Much of the cargo for back-to-school and year-end holiday shopping arrived months before the usual peak season
From Wall Street Journal:
Freight rates on the main ocean trade routes are sinking during what is typically the industry’s peak season after cargo owners shipped holiday goods early and inflation dented consumer demand.
The cost to ship a 40-foot container from China to the U.S. West Coast now stands around $5,400 a box, down 60% from January, according to the Freightos Baltic Index. A container shipped from Asia to Europe costs $9,000, 42% less than at the start of the year. The rate for both routes, while still above prepandemic levels, peaked at more than $20,000 last September.
This year, Walmart and other retailers ended up with too much inventory after they raced to import goods earlier than usual, anticipating shipping delays and demand that didn’t materialize. Manufacturers, too, moved goods earlier than usual. Apparel sellers such as Gap Inc. GPS -1.13%▼ and toy makers including Hasbro Inc. HAS -1.31%▼ reported spring surges in inventory levels that normally occur closer to the holidays.
“For spot rates, the party is over,” said Jonathan Roach, a container shipping analyst at London-based Braemar. “The backdrop of a potential global recession, driven by surging energy prices and rapid inflation, is driving down the market. The pandemic boom in demand for consumer products has calmed and spending on travel, leisure, and services made a revival in 2021.”
Shipping rates are set to further ease for the remainder of the year and in 2023, according to shipowners and analysts. A series of new ships will hit the water over the next two years with net fleet growth expected to exceed 9% next year and in 2024. By comparison, container volume growth will be marginally negative next year and rise around 2% in 2024, according to Braemar.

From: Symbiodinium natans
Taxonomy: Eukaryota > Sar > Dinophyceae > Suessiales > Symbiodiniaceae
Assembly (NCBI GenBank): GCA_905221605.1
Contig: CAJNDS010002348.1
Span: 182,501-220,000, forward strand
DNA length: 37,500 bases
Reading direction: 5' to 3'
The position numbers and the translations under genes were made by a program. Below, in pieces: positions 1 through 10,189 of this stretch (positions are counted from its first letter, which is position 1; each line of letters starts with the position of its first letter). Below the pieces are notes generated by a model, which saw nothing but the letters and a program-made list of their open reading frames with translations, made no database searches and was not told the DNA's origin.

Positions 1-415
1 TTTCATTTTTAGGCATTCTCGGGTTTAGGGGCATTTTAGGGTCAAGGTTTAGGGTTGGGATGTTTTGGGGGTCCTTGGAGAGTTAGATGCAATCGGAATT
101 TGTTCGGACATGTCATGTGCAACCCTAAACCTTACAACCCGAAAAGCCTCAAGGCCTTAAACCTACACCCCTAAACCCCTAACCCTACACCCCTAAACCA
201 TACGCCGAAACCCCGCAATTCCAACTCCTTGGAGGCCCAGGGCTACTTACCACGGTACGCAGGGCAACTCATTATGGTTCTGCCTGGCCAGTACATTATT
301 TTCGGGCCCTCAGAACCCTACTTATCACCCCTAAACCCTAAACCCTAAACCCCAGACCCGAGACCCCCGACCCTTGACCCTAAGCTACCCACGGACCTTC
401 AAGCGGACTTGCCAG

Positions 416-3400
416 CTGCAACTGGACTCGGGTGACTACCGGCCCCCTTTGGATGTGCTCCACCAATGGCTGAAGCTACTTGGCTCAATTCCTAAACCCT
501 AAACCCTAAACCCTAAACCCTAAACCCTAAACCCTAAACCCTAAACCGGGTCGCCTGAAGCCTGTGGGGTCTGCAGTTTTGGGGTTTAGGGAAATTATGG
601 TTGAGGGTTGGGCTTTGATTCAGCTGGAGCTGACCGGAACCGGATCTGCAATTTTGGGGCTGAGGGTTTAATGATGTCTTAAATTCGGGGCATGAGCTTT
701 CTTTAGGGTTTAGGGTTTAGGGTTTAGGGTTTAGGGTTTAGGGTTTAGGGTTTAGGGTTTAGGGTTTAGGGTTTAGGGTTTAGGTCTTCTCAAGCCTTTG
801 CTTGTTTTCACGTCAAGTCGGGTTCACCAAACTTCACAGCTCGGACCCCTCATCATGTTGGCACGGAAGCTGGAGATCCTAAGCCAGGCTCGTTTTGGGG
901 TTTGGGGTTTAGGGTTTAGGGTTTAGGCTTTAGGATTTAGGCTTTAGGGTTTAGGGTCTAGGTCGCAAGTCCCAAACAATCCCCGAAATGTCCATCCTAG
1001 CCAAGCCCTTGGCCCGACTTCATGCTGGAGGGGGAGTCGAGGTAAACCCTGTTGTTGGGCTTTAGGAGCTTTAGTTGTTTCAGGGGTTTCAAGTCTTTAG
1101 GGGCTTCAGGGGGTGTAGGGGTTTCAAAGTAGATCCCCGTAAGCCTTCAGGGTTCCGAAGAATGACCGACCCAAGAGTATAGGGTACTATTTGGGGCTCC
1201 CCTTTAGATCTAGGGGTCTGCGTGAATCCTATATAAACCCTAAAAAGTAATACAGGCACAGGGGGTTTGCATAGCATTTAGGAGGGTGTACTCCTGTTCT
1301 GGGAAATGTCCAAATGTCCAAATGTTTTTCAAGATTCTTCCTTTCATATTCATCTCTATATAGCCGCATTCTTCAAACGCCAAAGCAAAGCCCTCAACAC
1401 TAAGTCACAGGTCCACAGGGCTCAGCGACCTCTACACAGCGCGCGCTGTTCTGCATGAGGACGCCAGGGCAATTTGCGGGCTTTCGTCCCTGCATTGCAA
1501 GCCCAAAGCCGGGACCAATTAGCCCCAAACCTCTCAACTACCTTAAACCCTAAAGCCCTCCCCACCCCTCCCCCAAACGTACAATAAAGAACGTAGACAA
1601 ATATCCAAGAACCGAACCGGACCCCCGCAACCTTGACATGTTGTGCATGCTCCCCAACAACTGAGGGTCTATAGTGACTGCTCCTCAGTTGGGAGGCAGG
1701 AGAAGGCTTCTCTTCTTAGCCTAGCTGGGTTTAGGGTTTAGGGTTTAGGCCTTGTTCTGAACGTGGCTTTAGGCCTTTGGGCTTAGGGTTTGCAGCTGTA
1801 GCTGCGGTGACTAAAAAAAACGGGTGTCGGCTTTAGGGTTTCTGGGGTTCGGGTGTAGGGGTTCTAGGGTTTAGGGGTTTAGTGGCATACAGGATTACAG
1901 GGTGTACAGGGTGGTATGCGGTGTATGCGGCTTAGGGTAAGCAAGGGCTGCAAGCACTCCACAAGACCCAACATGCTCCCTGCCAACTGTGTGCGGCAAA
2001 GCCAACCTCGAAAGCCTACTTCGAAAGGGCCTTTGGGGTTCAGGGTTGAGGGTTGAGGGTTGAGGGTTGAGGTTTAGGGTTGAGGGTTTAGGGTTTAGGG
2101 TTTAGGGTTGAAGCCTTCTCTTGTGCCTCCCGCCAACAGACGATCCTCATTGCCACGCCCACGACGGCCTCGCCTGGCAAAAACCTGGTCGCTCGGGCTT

Best Buy Co. BBY -0.66%▼ Chief Executive Corie Barry said in an earnings call last Tuesday that freight-transportation cost pressures are easing. She said the electronics retailer, whose sales are shrinking, is finding it easier to get freight space on ships and trucks.
“This is really a nonpeak season because for the first time ever, volumes moved in the second half are lower than those moved in the first half,” said Peter Sand, chief analyst at maritime-data provider Xeneta. “There is a lot of uncertainty given the continued war in Ukraine and the global economic downturn.”
Spot-market container shipping rates have declined so rapidly, Xeneta said in a report in August, that the prices have come closer to long-term contract prices, which traditionally come at a discount, and were even below contract rates in some markets. Most major importers such as Walmart move their cargo through long-term contracts rather than paying spot prices.
The 10 largest liners have been enjoying bumper profits over the past two years. Recent quarterly earnings at industry bellwether A.P. Moeller-Maersk MAERSK.B -1.96%▼ A/S were $8.59 billion, surpassing what it normally makes in an entire year. But many companies have warned of weakening market conditions in the second half of 2022.
“We need to pay close attention to the impact of inflation on consumer demand and behavior,” said China Cosco Shipping Corp., which runs the world’s fourth-largest box ship fleet, in its first-half report last Wednesday. “Combined with the changes in the delivery of new vessels, the supply side of the industry will face a new situation.”
Shipping executives and analysts said they don’t expect freight rates to return to prepandemic levels, in part because of higher fuel costs. In 2019, the average cost to send a container across the Pacific to the U.S. West Coast was $1,500.
The ocean carriers are investing billions in new technologies and fuels that will substantially cut carbon emissions from their vessels. “The additional cost of cleaner shipping will not go away and will be a factor in elevating rates in the longer term,” Braemar’s Mr. Roach said.